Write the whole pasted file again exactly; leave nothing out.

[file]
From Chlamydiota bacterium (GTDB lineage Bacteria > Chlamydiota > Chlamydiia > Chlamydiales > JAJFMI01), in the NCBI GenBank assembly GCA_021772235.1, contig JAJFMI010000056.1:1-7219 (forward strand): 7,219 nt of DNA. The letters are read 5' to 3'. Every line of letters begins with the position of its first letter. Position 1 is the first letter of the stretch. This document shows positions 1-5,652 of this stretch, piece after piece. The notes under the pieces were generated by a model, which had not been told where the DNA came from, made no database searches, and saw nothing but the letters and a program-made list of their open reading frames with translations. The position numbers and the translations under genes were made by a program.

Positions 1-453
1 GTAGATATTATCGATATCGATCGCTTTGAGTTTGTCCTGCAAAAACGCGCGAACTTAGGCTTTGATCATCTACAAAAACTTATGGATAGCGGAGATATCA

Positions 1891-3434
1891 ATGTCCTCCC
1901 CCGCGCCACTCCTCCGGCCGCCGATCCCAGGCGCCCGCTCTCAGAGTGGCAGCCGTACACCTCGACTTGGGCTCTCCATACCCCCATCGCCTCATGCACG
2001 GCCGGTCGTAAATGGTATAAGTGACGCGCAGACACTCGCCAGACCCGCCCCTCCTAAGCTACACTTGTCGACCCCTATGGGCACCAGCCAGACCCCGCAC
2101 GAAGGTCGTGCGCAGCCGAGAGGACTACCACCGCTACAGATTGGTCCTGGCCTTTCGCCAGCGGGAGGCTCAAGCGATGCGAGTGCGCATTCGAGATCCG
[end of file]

From Chlamydiota bacterium (GTDB lineage Bacteria > Chlamydiota > Chlamydiia > Chlamydiales > JAJFMI01), in the NCBI GenBank assembly GCA_021772235.1, contig JAJFMI010000056.1:1-7219 (forward strand): 7,219 nt of DNA. The letters are read 5' to 3'. Every line of letters begins with the position of its first letter. Position 1 is the first letter of the stretch. This document shows positions 1-5,652 of this stretch, piece after piece. The notes under the pieces were generated by a model, which had not been told where the DNA came from, made no database searches, and saw nothing but the letters and a program-made list of their open reading frames with translations. The position numbers and the translations under genes were made by a program.

Positions 1-453
1 GTAGATATTATCGATATCGATCGCTTTGAGTTTGTCCTGCAAAAACGCGCGAACTTAGGCTTTGATCATCTACAAAAACTTATGGATAGCGGAGATATCA

Positions 1891-3434
1891 ATGTCCTCCC
1901 CCGCGCCACTCCTCCGGCCGCCGATCCCAGGCGCCCGCTCTCAGAGTGGCAGCCGTACACCTCGACTTGGGCTCTCCATACCCCCATCGCCTCATGCACG
2001 GCCGGTCGTAAATGGTATAAGTGACGCGCAGACACTCGCCAGACCCGCCCCTCCTAAGCTACACTTGTCGACCCCTATGGGCACCAGCCAGACCCCGCAC
2101 GAAGGTCGTGCGCAGCCGAGAGGACTACCACCGCTACAGATTGGTCCTGGCCTTTCGCCAGCGGGAGGCTCAAGCGATGCGAGTGCGCATTCGAGATCCG